This fall has been incredibly beautiful, as far as the weather goes.  But alas, the fairy tale has come to a tragic end, with snow last night.  When I heard that it was on it's way I went and dug up the rosemary plant and some of the oregano.  They are now potted up in the house to keep my food nicely seasoned all winter. Unless, of course, I kill them. :P

I'm currently reading Someone Else's Garden by Dipika Rai.  This is what DH refers to as "a Charla-book".  Charla is my Singapore niece who, when she was still living in Canada, had a diverse personal library filled with books that had very dark and disturbing themes.  This book? I almost put it down about a third of the way through because of the extent of abuse towards women.  I gave it one last chance by flipping to the back and checking if the character I was worried about was still around.  It's the kind of story where you REALLY want to know what happens but getting there is almost torturous. If I had the brains God gave me I would not read this at bedtime.

Sunday, November 13, 2016

Conestoga Star and blah, blah, blah

This quilt was a beautiful monster.  If there is such a thing.  Conestoga Star by Fons & Porter.

For my own amusement I counted.

  • Small circles:  674
  • Large circles:  142
  • s.i.d. and straight lines - I ran out of fingers and toes.

Even the back is gorgeous, what with the Jane Sassaman fabric and all. I seriously wanted to keep this one.

And now for the blah, blah, blah.  I guess I will start with the MOST shocking.

  • Donald Trump won the presidential election.  WTF?  How could they (the American Public) elect someone who continually demonstrates his disdain for everyone other than himself.  He considers women nothing but sex objects, which also clearly demonstrates a lack of respect for his wife & children. He suggested he would date his daughter if she wasn't his daughter.  Geez Louise!  He has mocked disabled people (and then denied it, even though it was recorded).  He wants Muslims banned from the country, and of course - there is THE WALL he wants to build at the Mexican border.  Abortion should be illegal and women obtaining abortions should be jailed.  He suggested the "second amendment people might do something about Hillary Clinton".  I suppose the idea is that those in favour of guns should, what... shoot her?  The man is such a creep on so many levels.  You wouldn't want him as your friend, but you might invite him to a party because you know he'd keep things lively with his bullshit.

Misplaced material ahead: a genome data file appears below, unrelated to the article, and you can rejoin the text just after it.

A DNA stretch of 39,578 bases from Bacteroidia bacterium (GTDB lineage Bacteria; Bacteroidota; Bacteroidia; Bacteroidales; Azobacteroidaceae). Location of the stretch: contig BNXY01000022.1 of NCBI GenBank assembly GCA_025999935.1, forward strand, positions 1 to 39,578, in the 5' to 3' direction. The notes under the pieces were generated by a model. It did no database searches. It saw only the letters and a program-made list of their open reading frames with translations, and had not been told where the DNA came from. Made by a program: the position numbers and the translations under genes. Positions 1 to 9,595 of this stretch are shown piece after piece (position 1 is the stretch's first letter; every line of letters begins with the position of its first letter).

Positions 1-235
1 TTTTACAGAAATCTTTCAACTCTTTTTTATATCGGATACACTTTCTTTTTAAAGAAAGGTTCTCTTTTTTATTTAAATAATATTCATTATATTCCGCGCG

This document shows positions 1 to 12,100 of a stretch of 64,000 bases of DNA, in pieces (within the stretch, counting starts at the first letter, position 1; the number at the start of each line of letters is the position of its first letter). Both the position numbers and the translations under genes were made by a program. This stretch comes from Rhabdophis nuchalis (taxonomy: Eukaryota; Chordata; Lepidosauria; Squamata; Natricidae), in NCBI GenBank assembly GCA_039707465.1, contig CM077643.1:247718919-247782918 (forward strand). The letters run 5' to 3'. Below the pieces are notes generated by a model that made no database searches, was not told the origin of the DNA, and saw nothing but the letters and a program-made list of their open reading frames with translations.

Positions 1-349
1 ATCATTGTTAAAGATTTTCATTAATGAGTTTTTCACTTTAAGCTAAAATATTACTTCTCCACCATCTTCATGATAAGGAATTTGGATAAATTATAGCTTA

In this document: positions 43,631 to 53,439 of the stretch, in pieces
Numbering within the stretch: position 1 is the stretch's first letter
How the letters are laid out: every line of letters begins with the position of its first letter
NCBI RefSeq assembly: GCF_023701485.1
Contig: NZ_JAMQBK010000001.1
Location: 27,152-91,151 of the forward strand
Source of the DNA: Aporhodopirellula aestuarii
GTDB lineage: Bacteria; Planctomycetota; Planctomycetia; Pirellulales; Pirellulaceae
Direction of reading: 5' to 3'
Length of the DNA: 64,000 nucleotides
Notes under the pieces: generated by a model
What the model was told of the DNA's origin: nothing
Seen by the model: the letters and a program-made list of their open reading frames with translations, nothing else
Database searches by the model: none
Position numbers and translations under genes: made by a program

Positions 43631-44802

• I went on the Junior League Holiday House Tour.  I must say I loved the 6000+ square foot house we went to. :-) Their neighbours were clearly annoyed though.  As we were walking back to the car a lady was pulling into her driveway - shaking her head in disgust at us.
  • DH and I are going to come to blows over zip-lock bags.  I swear (and I actually DID swear at him the other day.  oops.) he uses 15 bags a week to save air.  So wasteful.  Grrr.  Use the Tupperware!
  • A friend was telling me about her new Bullet Journal system of planning & tracking.  It's a fascinating notion.  But as I was going through all the (admittedly beautiful) ideas and suggestions it looked like too much work.  And my own system of to-do lists works so well!  Hmm - I still need to make the Teresa CD.

Wednesday, November 2, 2016

Pansy Park by Thimbleberries

This quilt has been around for a long time.

I'm sorry... did you say EIGHT borders???  OK!  Well then, we're just going to pretend the skinny ones aren't there, alright?

You know I love sampler quilts, though.

The old ruler got a good workout.

This past Sunday was the semi-annual SOLO meeting (Southern Ontario Longarm Operators).  There was an EXTRA prize for costume-wearers.  Sadly, I did not win - that went to Louise from Tillsonburg, the lucky duck.  I still had fun with my like-minded friends.  And I DID win a door prize - a $25.00 gift certificate from the Quilting Bee in Fonthill.  Now, to find an afternoon for a field trip.

Our guest speaker was Kathy Wylie, taking us through the judging process for juried quilt shows.  She did a great presentation and I think we all learned a lot.

Speaking of juried quilt shows, the IQA show in Houston opens today.  If you're there, please have some fun for me while I stay here, slaving over a hot needle. Thankyou.  If you are stuck at home too, HERE is a link to the winning quilts.